Open Data - The New Gold Without the Rush
If open data is the new gold, why even those who release fail to reuse it? We created an open collaboration of data curators and open-source developers to dig into novel open data sources and/or increase the usability of existing ones. We transform reproducible research software into research- as-service.
Every year, the EU announces that billions and billions of data are now “open” again, but this is not gold. At least not in the form of nicely minted gold coins, but in gold dust and nuggets found in the muddy banks of chilly rivers. There is no rush for it, because panning out its value requires a lot of hours of hard work. Our goal is to automate this work to make open data usable at scale, even in trustworthy AI solutions.
Most open data is not public, it is not downloadable from the Internet – in the EU parlance, “open” only means a legal entitlement to get access to it. And even in the rare cases when data is open and public, often it is mired by data quality issues. We are working on the prototypes of a data-as-service and research-as-service built with open-source statistical software that taps into various and often neglected open data sources.
We are in the prototype phase in June and our intentions are to have a well-functioning service by the time of the conference, because we are working only with open-source software elements; our technological readiness level is already very high. The novelty of our process is that we are trying to further develop and integrate a few open-source technology items into technologically and financially sustainable data-as-service and even research-as-service solutions.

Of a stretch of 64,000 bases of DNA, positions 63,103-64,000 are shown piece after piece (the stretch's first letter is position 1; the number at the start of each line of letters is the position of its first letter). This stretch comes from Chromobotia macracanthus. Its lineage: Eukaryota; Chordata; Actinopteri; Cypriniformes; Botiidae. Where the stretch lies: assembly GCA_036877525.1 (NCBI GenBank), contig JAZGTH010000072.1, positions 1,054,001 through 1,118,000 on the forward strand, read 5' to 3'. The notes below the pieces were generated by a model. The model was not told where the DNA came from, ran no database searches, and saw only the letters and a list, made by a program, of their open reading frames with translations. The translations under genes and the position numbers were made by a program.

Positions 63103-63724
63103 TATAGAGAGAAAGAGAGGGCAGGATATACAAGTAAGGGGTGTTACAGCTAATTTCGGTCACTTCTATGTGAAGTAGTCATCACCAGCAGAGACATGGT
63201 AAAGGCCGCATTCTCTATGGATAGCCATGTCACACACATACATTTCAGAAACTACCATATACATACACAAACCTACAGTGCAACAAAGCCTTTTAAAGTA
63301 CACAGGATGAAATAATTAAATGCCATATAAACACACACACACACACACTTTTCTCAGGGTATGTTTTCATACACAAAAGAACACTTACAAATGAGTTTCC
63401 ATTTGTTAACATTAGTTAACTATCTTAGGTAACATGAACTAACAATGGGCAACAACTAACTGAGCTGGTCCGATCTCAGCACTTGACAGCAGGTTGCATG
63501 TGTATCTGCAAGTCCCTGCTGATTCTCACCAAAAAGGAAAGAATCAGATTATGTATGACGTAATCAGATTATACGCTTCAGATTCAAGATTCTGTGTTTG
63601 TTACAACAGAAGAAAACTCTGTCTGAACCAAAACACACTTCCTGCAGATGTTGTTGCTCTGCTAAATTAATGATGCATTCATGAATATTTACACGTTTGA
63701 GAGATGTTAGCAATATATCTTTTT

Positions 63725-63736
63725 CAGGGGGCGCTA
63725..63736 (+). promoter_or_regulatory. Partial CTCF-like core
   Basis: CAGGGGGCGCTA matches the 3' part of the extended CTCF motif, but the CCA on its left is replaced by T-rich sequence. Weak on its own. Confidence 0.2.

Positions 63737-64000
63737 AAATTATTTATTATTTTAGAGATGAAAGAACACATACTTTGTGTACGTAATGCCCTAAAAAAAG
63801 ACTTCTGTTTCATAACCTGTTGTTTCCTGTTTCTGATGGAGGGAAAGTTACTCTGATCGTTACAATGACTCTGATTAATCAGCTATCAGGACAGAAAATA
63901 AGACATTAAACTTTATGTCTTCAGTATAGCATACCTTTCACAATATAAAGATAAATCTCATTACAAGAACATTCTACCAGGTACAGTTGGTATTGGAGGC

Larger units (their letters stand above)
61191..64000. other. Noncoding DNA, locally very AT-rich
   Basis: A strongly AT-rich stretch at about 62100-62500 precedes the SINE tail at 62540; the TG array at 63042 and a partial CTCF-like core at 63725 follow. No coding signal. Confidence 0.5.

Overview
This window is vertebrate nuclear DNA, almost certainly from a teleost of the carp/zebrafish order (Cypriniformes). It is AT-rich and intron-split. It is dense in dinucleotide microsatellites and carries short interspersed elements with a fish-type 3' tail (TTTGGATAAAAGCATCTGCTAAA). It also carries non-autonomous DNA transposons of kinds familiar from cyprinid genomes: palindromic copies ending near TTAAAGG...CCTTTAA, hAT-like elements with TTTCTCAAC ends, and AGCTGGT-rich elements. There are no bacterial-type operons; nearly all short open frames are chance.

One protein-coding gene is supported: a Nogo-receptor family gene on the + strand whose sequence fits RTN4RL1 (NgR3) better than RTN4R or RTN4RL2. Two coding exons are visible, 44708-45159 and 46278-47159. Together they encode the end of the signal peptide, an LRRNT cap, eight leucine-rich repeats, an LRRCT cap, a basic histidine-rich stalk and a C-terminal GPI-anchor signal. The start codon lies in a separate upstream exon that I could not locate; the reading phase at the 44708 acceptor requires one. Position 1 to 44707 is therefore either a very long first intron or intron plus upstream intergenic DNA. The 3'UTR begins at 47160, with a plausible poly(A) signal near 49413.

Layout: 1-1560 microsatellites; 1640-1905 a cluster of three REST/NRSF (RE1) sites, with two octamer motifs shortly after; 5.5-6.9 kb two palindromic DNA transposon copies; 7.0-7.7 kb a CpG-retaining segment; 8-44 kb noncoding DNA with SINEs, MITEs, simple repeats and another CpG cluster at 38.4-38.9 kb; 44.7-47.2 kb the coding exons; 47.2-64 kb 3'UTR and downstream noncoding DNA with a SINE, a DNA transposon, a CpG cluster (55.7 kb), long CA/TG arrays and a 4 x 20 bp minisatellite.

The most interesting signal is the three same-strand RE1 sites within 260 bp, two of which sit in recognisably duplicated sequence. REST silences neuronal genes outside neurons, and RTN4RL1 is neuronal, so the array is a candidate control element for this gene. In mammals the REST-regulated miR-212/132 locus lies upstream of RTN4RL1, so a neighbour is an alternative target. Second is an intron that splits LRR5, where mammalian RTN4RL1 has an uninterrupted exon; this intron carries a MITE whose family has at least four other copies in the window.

We are taking a new and modern approach to the
data observatory concept, and modernizing it with the application of 21st century data and metadata standards, the new results of reproducible research and data science. Various UN and OECD bodies, and particularly the European Union support or maintain more than 60 data observatories, or permanent data collection and dissemination points, but even these do not use these organizations and their members open data. We are building open-source data observatories, which run open-source statistical software that automatically processes and documents reusable public sector data (from public transport, meteorology, tax offices, taxpayer funded satellite systems, etc.) and reusable scientific data (from EU taxpayer funded research) into new, high quality statistical indicators.
- We are building various open-source data collection tools in R and Python to bring up data from big data APIs and legally open, but not public, and not well served data sources. For example, we are working on capturing representative data from the Spotify API or creating harmonized datasets from the Eurobarometer and Afrobarometer survey programs.
- Open data is usually not public; whatever is legally accessible is usually not ready to use for commercial or scientific purposes. In Europe, almost all taxpayer funded data is legally open for reuse, but it is usually stored in heterogeneous formats, processed into an original government or scientific need, and with various and low documentation standards. Our expert data curators are looking for new data sources that should be (re-) processed and re-documented to be usable for a wider community. We would like to introduce our service flow, which touches upon many important aspects of data scientist, data engineer and data curatorial work.